This advice is based on the recommendations of the Scientific Advisory Committee on Nutrition (SACN) following its review of the evidence on vitamin D'and health.3 Studies in vitro and in vivo continue to provide insight into the mechanisms through which diet could modulate disease.

testing the effects of actual diet (not supplements) in RCTs remains difficult due to several issues such as (a) blinding,

which can be better addressed in a pragmatic RCT.

Blinding is a major methodological limitation as patients can rarely be blinded to what food they are eating,

and the intervention might be obvious to the researchers.

This issue is particularly relevant when population-based interventions are planned,

patient and investigator will occur.

To compensate for the lack of blinding,

concealment of randomisation is still important,

as is blinding the assessor of outcomes.4 On the other hand,

estimating the sample size needed for a food intervention may not follow the same rationale as that of a pharmacological or drug-related RCT.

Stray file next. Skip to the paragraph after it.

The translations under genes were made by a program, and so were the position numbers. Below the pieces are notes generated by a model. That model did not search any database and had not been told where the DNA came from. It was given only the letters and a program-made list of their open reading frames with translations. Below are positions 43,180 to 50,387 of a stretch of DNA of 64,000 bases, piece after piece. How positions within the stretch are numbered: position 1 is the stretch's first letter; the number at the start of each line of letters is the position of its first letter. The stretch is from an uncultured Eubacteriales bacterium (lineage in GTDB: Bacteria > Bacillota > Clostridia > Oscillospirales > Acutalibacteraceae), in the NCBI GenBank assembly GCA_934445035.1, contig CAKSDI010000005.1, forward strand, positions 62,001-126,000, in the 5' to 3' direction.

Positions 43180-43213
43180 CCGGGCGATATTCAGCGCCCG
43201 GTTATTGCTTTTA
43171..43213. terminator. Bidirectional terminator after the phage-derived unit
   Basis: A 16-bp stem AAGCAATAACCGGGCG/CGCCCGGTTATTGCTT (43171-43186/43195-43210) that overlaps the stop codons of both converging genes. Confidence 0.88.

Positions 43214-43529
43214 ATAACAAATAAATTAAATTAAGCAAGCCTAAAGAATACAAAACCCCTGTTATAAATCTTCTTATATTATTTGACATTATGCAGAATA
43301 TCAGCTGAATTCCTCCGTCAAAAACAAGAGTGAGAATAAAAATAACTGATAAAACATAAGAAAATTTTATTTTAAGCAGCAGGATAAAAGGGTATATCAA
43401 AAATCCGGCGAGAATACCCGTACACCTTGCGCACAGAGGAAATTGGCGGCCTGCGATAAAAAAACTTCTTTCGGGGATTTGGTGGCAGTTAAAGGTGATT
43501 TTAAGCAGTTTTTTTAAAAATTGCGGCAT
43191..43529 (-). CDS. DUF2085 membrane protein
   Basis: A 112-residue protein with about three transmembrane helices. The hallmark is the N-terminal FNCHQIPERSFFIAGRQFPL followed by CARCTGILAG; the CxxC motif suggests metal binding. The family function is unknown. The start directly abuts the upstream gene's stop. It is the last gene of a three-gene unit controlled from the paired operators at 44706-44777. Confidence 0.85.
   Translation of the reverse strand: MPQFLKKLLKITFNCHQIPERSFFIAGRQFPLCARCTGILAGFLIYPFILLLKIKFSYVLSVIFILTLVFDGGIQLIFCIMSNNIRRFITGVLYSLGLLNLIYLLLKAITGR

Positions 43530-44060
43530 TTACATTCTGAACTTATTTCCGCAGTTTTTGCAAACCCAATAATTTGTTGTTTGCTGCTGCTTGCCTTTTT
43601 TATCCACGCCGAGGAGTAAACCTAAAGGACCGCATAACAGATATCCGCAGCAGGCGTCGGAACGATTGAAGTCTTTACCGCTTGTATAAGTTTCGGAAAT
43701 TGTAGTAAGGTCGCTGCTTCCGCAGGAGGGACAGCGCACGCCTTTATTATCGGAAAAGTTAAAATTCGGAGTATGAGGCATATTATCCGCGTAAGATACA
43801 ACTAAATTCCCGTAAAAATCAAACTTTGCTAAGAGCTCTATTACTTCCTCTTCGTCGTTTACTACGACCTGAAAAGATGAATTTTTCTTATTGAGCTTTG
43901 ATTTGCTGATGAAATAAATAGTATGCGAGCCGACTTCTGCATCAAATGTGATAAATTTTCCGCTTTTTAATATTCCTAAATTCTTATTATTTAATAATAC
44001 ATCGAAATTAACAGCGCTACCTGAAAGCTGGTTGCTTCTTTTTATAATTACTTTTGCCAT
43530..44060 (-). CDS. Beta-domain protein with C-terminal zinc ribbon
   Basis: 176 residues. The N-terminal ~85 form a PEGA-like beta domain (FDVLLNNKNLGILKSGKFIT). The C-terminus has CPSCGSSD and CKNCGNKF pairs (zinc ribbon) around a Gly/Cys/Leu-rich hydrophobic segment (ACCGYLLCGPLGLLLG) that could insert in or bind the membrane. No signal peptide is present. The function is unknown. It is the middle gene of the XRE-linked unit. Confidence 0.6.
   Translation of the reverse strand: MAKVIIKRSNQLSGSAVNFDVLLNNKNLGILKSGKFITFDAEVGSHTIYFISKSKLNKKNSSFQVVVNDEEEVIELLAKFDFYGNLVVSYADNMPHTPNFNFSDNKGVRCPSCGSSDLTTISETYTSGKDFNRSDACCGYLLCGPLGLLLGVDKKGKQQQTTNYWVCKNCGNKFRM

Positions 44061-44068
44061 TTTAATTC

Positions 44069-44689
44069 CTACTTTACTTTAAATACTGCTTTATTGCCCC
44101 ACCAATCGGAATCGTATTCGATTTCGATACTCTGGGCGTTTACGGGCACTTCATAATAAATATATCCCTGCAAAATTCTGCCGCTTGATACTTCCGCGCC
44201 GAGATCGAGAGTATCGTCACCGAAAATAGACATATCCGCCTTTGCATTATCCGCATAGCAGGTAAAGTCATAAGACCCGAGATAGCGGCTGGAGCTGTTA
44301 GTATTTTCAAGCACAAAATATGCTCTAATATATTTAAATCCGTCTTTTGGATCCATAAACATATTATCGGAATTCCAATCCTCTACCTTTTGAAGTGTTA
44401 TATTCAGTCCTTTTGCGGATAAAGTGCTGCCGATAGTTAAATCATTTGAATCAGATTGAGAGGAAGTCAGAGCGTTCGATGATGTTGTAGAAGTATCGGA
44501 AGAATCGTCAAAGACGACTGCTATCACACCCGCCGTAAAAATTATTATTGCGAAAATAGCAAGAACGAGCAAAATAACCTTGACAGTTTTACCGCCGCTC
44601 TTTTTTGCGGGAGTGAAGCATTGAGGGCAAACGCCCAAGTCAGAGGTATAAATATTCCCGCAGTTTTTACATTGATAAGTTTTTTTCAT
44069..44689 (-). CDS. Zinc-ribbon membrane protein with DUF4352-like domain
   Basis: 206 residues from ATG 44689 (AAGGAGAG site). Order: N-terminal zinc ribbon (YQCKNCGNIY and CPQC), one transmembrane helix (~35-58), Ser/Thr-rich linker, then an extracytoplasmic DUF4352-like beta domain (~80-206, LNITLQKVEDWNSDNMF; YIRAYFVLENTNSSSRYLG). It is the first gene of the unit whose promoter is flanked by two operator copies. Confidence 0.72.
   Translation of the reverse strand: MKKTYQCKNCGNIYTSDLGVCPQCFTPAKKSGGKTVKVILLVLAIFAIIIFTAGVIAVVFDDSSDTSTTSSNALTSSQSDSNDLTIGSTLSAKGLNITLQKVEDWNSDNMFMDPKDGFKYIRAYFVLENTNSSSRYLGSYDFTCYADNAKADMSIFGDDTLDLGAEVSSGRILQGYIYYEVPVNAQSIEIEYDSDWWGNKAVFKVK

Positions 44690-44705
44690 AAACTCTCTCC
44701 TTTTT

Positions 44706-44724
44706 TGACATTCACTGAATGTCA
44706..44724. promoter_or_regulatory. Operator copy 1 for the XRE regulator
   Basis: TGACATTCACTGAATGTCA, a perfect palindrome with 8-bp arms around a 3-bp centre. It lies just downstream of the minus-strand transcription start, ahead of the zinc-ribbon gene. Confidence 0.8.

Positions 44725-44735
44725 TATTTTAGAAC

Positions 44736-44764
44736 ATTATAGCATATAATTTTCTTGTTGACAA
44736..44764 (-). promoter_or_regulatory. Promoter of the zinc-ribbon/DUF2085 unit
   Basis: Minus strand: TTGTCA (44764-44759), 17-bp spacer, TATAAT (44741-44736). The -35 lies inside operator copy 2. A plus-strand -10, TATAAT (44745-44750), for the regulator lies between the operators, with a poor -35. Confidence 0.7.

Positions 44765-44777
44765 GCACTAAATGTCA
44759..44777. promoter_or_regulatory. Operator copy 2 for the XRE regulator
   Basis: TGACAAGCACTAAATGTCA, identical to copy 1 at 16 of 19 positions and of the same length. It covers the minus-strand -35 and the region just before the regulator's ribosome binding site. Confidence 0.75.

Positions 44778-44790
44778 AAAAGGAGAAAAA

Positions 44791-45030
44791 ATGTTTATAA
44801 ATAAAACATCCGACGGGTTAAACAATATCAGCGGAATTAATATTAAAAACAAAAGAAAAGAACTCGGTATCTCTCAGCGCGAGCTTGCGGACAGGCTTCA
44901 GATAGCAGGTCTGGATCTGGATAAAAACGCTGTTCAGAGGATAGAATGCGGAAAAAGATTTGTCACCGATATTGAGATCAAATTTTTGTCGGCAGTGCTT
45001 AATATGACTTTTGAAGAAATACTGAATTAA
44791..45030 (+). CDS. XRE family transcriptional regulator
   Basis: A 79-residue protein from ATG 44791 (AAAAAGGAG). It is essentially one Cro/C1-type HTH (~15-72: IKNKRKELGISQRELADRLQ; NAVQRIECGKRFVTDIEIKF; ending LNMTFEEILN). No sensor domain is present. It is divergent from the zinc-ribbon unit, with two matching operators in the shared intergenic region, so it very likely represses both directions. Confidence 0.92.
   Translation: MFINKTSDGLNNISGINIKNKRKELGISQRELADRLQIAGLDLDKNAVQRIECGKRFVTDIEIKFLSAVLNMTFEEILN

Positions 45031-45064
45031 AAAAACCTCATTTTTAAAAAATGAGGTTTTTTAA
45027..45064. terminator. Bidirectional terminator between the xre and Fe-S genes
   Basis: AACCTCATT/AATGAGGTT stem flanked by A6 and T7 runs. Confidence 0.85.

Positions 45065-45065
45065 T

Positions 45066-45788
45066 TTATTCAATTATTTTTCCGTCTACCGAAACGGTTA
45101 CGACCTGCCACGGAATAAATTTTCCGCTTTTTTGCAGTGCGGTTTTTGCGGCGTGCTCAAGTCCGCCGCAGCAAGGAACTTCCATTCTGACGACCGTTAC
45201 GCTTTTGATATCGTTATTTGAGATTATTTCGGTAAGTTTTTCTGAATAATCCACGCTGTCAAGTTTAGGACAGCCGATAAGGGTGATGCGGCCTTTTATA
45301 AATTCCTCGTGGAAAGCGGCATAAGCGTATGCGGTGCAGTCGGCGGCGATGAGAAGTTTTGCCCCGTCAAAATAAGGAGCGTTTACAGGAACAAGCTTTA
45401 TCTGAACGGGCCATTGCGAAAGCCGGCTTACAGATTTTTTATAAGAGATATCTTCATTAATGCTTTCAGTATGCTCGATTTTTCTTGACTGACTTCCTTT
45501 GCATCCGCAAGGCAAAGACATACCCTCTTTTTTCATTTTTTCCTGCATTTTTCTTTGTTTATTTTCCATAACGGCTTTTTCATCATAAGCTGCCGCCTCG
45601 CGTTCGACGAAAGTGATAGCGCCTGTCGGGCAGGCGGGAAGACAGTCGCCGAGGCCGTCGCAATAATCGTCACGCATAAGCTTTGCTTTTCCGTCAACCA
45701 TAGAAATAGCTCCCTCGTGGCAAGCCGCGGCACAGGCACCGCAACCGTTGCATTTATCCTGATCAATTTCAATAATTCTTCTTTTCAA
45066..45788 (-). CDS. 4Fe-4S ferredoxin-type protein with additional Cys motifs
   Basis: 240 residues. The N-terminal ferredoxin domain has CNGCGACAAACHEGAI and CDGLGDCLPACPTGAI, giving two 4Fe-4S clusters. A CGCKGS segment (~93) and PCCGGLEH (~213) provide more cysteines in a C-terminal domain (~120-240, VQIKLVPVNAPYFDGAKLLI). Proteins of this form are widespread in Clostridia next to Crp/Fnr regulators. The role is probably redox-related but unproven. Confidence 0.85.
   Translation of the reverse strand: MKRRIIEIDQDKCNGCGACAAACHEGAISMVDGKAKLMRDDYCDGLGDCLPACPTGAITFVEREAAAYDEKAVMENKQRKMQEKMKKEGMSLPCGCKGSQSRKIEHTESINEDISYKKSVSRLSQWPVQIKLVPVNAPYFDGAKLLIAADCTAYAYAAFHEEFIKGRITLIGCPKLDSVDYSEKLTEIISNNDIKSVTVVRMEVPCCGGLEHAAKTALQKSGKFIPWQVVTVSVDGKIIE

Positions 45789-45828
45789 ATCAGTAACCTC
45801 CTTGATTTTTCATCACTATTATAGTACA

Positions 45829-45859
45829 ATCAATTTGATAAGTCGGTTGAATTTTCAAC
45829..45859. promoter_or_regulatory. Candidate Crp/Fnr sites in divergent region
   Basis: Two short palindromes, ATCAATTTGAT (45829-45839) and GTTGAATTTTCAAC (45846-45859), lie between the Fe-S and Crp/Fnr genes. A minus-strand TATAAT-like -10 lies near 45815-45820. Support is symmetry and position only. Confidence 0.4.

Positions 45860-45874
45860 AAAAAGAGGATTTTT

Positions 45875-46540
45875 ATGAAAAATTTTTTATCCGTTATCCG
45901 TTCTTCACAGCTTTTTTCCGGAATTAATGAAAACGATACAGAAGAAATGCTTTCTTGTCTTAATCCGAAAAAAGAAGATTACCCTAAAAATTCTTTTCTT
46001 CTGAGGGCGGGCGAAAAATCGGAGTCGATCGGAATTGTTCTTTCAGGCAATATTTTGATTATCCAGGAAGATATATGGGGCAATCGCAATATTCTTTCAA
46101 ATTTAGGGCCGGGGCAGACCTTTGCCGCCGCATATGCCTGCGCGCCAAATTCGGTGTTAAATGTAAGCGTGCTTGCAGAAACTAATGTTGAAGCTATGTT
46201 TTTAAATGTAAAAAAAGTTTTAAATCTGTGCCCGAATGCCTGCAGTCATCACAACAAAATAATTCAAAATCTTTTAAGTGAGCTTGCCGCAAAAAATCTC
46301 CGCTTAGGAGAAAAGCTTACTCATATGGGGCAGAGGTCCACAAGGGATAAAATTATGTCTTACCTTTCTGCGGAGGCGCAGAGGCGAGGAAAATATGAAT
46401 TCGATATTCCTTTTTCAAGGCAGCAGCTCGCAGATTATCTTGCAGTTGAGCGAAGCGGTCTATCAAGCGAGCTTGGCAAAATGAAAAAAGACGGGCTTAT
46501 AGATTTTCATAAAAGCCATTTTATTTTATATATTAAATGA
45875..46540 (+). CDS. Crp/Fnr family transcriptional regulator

Finally,

diet can be considered a ‘chronic exposure’ and it is often unclear how long the intervention will need to last until changes in health outcome are measured.

A major challenge remains to improve the adherence of the population to recommendations.

The current recommendation of eating five portions of fruits and vegetables a day is being met by less than 15% of adults in the US5 ,

and by less than half of the adults in Europe.

This,

at a time of increasingly robust evidence from observational studies and high quality systematic review,

suggesting that diet could modulate the risk of disease.

Specific diets (e.g.

Mediterranean),

natural sources of antioxidants,

or foods with anti-inflammatory properties (e.g.

vegetables) have all been proposed to reduce the severity and burden of several non-communicable chronic diseases,

and inflammatory-mediated illnesses.

However,

as shown by the figures on fruit and vegetable intake,